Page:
2048 with React, Effector, TypeScipt, Deno

Dec 31, 2021

It seems I can't stop myself from churning out alternative implementations of the 2048 game. So, following on from my Eve version and React / XState version, here's yet another written in TypeScript using React with Effector for state management and Deno on transpiling/bundling duties.

You can:

  1. play it here,
  2. view the source code,
  3. or do both on CodeSandbox.

This version is very similar to the previous React version and, apart from porting to TypeScript the core game library (in core.ts) is almost identical. However, whereas the previous version used XState to manage the game state and expose it to React, this version uses Effector.

Read on for my experiences of using Effector and Deno (and specifically the deno REPL)...

State management with Effector

Effector is a library to help with state management in Javascript/TypeScipt apps. It's not tied to any framework but does provide integrations for React (used here) and Vue.

In Effector, state is stored in stores created with createStore:

const $currentState = createStore<GameState>({
  grid: [],
  score: 0

By convention, store variables are prefixed with $. They can contain whatever you want, and, when the store value changes, subscribers to the store are notified.

In React, subscribing to a store is simple:

function SomeComponent() {
  const state = useStore($currentState)
  return (
      Score {state.score}

This component will then update automatically whenever the value of the $currentState store changes.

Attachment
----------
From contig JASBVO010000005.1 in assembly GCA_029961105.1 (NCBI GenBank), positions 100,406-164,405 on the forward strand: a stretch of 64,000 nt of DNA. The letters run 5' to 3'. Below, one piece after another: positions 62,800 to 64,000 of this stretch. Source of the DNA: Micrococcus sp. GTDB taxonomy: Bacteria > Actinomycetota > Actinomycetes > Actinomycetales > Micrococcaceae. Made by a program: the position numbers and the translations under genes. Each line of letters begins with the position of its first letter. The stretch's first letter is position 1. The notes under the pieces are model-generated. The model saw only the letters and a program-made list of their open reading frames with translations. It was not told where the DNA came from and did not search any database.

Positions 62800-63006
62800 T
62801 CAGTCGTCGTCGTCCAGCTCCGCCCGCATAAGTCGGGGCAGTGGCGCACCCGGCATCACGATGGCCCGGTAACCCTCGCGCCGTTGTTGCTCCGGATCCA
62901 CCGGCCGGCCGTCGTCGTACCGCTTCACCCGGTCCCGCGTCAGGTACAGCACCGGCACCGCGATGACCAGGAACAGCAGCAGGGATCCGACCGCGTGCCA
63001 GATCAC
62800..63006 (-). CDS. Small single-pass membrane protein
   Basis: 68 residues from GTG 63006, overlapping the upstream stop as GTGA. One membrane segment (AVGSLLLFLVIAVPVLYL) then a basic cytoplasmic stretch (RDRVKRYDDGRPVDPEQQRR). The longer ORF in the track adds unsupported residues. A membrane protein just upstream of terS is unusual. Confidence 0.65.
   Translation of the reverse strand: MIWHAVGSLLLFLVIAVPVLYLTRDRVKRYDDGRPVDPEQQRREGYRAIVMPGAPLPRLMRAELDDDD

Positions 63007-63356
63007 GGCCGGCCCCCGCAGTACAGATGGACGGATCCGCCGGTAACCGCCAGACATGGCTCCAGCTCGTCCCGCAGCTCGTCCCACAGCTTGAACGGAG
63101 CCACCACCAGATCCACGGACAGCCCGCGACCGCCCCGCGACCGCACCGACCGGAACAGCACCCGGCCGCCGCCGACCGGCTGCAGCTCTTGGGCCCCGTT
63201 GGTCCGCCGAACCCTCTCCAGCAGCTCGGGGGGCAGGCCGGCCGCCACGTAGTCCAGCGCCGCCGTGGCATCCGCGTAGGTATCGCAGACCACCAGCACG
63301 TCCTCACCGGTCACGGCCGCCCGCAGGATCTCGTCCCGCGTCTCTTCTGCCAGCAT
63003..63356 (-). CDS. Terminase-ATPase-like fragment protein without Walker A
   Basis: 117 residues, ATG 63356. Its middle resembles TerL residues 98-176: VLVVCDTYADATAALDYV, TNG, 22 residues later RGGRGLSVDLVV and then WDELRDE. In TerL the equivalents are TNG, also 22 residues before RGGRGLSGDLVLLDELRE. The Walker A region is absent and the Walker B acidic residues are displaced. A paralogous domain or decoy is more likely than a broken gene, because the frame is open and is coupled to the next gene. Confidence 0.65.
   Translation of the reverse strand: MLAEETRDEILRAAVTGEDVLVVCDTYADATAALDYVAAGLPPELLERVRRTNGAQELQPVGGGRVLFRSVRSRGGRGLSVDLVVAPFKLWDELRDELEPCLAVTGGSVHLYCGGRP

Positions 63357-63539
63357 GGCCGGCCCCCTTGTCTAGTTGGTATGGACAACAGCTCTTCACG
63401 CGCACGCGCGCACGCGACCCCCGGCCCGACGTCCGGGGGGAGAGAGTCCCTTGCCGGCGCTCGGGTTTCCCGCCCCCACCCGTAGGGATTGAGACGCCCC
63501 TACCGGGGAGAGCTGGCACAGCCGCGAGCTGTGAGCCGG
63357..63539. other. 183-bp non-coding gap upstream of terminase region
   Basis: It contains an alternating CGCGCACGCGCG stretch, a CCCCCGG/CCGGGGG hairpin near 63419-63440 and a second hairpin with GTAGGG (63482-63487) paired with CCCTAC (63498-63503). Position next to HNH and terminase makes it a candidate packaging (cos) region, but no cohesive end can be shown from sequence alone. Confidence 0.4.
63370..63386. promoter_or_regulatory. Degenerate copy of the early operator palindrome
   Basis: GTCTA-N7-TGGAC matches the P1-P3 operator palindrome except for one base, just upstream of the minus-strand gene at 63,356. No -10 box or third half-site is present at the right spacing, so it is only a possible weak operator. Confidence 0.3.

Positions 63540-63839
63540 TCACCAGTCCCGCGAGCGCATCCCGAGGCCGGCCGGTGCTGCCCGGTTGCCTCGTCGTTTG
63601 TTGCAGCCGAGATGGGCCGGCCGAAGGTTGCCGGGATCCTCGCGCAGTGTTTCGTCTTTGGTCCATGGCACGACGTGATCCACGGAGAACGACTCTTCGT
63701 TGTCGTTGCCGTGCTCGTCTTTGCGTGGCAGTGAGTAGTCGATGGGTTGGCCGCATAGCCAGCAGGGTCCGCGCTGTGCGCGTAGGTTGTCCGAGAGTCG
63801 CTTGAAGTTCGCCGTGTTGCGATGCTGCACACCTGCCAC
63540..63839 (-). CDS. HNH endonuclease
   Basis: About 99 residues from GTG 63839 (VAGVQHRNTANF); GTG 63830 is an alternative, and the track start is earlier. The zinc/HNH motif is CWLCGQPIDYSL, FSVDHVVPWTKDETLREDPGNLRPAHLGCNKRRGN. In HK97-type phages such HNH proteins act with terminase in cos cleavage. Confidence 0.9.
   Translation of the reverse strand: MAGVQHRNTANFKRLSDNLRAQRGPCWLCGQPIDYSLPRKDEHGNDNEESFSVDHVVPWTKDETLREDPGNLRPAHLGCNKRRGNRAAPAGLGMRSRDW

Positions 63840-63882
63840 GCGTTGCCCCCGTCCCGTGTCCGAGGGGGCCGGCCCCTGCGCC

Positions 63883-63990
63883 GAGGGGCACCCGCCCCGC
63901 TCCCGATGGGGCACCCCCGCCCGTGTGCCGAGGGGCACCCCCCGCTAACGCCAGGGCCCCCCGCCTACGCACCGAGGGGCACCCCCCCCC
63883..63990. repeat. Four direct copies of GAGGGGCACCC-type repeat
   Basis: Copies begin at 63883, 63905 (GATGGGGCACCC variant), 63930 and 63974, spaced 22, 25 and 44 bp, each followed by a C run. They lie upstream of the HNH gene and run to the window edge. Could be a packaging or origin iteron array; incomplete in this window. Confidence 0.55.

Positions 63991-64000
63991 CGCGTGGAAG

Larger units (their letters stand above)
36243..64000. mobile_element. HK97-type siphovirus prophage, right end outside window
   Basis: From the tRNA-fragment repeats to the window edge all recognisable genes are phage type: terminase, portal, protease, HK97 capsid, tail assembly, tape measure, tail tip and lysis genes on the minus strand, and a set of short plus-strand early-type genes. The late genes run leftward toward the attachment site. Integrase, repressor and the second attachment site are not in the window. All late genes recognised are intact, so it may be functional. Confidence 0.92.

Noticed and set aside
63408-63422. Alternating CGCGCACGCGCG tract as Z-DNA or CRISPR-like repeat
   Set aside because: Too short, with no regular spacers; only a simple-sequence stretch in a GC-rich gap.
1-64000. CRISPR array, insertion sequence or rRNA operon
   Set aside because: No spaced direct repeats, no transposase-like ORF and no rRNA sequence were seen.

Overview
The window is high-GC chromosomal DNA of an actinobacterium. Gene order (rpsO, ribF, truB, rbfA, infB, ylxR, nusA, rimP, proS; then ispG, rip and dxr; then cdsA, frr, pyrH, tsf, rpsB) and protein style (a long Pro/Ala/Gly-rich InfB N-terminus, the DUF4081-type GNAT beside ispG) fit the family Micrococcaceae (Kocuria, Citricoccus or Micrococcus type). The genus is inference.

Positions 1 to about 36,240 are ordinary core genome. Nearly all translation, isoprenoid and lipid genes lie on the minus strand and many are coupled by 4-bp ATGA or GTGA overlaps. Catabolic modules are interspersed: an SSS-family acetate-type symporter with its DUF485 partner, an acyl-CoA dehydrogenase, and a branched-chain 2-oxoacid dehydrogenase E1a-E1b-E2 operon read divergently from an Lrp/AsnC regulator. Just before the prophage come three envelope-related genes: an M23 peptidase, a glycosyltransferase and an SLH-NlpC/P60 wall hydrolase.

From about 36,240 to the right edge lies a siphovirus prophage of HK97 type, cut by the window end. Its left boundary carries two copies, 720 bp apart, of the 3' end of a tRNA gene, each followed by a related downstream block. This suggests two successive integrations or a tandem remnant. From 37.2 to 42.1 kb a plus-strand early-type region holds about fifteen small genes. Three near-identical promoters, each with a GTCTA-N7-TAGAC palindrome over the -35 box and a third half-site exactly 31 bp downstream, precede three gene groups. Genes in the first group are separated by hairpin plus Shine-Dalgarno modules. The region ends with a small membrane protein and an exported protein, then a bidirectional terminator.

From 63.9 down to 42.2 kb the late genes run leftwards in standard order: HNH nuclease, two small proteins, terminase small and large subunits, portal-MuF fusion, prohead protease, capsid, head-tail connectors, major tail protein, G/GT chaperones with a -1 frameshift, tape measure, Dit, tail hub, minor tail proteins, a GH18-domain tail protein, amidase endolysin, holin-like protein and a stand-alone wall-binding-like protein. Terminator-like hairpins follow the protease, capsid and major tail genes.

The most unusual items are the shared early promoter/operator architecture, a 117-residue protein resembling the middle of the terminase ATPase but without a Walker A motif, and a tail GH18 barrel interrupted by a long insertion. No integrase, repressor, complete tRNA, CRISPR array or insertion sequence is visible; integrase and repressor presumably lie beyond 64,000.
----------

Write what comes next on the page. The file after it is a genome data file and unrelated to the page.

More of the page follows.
Normally you will have quite a few stores in your app and the power of Effector comes from its ability to combine these stores in various ways to create new derived stores and generate new events.

For example, in the 2048 implemenation, I use four stores:

  1. $currentState: This is the main store that stores the current GameState (score and game grid).
  2. $nextStates: This store is derived from $currentState — whenever that store changes, the possible next moves and resulting GameStates are calculated and stored in this store.
  3. $availableMoves: This store is derived from $nextStates and just stores a Set of the possible next moves that would result in a change to the grid (e.g. LEFT, RIGHT etc).
  4. $status: This is derived from $currentState and $nextStates and stores the current status of the game (either playing, lost or won).

Creating a derived store is straightforward: For example, the $status store is setup as follows:

const $status = combine(
  $currentState, $nextStates,
  (state: GameState, nextStates: Map<Move, GameState>) => {
    if (hasWon(state.grid)) {
      return Status.won
    if (nextStates.size === 0) {
      return Status.lost
    return Status.playing

Whenever the $currentState and/or $nextStates stores change, the supplied function is called with the current values of these two stores and the result becomes the new value of the $status store. In this case, the function determines if the player has won (the current game grid has a 2048 tile in it), lost (no next states are available) or still playing.